E-Scooters coming to North Highline; Many questions remain unanswered
In early October the King County Council approved a pilot program that will introduce e-scooters to North Highline. The one year program is due to start in November. The idea behind it said Councilmember and sponsor Joe McDermott is "increased mobility."
These stand up, electric powered vehicles are getting a mixed reception in cities across the nation and raise questions that in some cases are not finding complete answers.
At the September 17 meeting of the Council's Mobility and Environment Committee 25 year White Center resident Cindi Falkey rose to speak to those issues.
She was concerned about basic sidewalk walkability in the area since she believed the scooters will likely be used on sidewalks (and the King County Sheriff noted there is no law prohibiting this). She noted that while a roundabout is being installed at 102nd and 8th Ave SW there are no sidewalks as part of the project. She pointed out that "there is a dumping already of regular scooters" discarded when damaged and said, "the area by the White Center Pond is one of the biggest dumping areas." She experessed concern about people not wearing helmets in the area even though the King County Sheriff's office says, "Helmets on scooters are not required by state law" but are required for bike riders.
Note: These scooters have a maximum speed of 15 mph and are allowed on the road, which means you will see them on Ambaum Boulevard SW where the speed limit is 35 mph, 1st Ave South, also 35 mph, 4th Ave SW and others.
King5 News noted that cities like Dallas saw a spike in emergency room visits and that Portland, Oregon had problems with sidewalk parking, and helmetless riders.
The Sheriff's office said, "As far as scooters on sidewalks, again there is no law stating they can't but it is suggested they don't ride scooters on the sidewalks and the company itself will usually urge people not to ride on the sidewalks. If we see someone driving recklessly then we will stop then and talk to them about the dangers of driving to fast or being negligent and possibly hurting someone but we won't be actively patrolling scooter riders unless we see something or someone calls with an issue with someone riding one."
Councilmember McDermott said the companies, likely Lime and Bird would carry the liability for the people. But that's far from the end of it. InsuranceJournal.com notes: "Despite the dangers, riders are exposing themselves to liability and are most likely not insured for the damages they may cause. A rider’s personal health insurance — if he or she has it — could help defray the cost of their own medical bills in case of an accident. But it’s another matter entirely when a scooter rider hits and injures a pedestrian, damages someone’s property or causes a car accident. The rider may be held responsible, and most insurance policies will not cover those expenses." The story goes on to say, "The two largest scooter companies in the U.S. — Bird and Lime — generally place the responsibility for accidents on riders by listing in their rental agreements that riders relieve the companies of liability. Customers must agree to those terms to ride."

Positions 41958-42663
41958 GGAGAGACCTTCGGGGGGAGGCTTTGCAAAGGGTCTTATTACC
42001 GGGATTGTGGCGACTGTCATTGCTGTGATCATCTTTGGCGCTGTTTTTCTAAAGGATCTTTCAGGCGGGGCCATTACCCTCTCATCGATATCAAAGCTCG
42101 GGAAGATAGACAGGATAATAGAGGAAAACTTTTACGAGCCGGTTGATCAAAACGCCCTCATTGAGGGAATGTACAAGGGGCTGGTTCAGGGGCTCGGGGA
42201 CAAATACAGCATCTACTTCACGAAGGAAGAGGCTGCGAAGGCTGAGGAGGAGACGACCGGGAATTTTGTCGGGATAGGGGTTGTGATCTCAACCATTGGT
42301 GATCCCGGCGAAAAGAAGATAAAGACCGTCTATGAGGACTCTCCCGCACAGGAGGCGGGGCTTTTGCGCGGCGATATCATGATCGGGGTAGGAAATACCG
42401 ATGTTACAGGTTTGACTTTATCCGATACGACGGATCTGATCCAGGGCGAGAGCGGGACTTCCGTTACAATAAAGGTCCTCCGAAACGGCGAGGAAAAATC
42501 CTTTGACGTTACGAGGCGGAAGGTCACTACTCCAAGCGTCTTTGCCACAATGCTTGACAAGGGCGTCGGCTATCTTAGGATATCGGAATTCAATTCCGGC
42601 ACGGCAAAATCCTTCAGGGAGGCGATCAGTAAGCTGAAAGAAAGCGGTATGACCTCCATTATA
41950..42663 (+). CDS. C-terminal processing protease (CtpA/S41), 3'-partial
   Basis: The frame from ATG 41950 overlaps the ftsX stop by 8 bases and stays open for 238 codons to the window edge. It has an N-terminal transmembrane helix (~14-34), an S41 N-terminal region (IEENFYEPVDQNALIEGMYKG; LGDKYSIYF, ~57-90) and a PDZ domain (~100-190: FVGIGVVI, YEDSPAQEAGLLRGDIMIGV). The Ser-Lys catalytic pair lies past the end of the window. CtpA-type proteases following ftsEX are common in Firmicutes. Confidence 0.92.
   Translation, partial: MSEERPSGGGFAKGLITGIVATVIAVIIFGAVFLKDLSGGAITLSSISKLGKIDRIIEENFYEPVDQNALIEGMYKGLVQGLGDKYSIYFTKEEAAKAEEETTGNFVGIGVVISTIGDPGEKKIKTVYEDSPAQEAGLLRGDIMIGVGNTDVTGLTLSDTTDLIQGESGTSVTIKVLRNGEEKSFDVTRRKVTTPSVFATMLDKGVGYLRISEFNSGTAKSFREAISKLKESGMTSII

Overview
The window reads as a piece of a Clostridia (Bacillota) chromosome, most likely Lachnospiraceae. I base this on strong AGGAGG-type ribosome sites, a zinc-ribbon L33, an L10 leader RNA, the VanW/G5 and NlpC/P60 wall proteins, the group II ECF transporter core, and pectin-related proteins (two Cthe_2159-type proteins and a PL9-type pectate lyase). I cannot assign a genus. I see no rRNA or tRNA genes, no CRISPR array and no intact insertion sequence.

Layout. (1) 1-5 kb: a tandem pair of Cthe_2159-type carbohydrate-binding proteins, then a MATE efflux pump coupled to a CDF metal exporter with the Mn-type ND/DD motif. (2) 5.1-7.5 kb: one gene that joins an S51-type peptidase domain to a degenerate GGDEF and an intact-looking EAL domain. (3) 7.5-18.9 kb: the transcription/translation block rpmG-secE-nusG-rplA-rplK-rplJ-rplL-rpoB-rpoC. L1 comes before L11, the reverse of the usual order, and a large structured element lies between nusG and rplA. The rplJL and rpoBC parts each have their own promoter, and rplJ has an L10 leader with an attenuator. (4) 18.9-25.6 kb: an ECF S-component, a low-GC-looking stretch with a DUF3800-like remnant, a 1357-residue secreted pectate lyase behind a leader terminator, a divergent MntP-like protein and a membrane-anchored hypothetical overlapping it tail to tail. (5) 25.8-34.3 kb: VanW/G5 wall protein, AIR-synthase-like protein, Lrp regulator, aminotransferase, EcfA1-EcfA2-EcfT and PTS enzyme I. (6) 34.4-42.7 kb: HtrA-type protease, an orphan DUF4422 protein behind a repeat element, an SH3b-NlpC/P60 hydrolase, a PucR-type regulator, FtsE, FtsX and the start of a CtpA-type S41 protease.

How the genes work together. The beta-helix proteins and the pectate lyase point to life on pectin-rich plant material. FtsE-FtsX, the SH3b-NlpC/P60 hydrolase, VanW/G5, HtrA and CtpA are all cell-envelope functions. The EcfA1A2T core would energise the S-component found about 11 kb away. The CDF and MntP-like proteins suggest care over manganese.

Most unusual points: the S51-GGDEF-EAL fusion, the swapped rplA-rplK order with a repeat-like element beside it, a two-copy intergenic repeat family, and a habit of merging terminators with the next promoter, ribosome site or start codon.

The InsuranceJournal.com story also states,"Riders in the U.S. took 38.5 million trips on shared scooters last year, according to the National Association of City Transportation Officials. Within a few days of Chicago’s recent electric scooters launch, LegalRideshare got calls from injured riders asking for help."
This past spring the city of Austin Texas codified their rules regarding what they referred to as "shared micro-mobility service" vehicles. They ban them from sidewalks, in certain parts of the city and DO require helmets to be worn.
But injuries are only part of the issue. To pay to ride, you must have a credit card and a smartphone. But the pattern thus far has been to introduce rides at a low cost then escalate the cost, sometimes by as much as double. In a WashingtonPost.com story they noted that a ride that at first cost $2.80 in April had more than doubled to $7 in September.
The Sheriff's office said of the e-scooter test, "This is obviously a pilot program and something new to the area, the scooters will shut off if they cross Roxbury from our understanding and the hope is it can help people to get to and from the bus or work in the area easier. We will be monitoring the situation and see how the program works."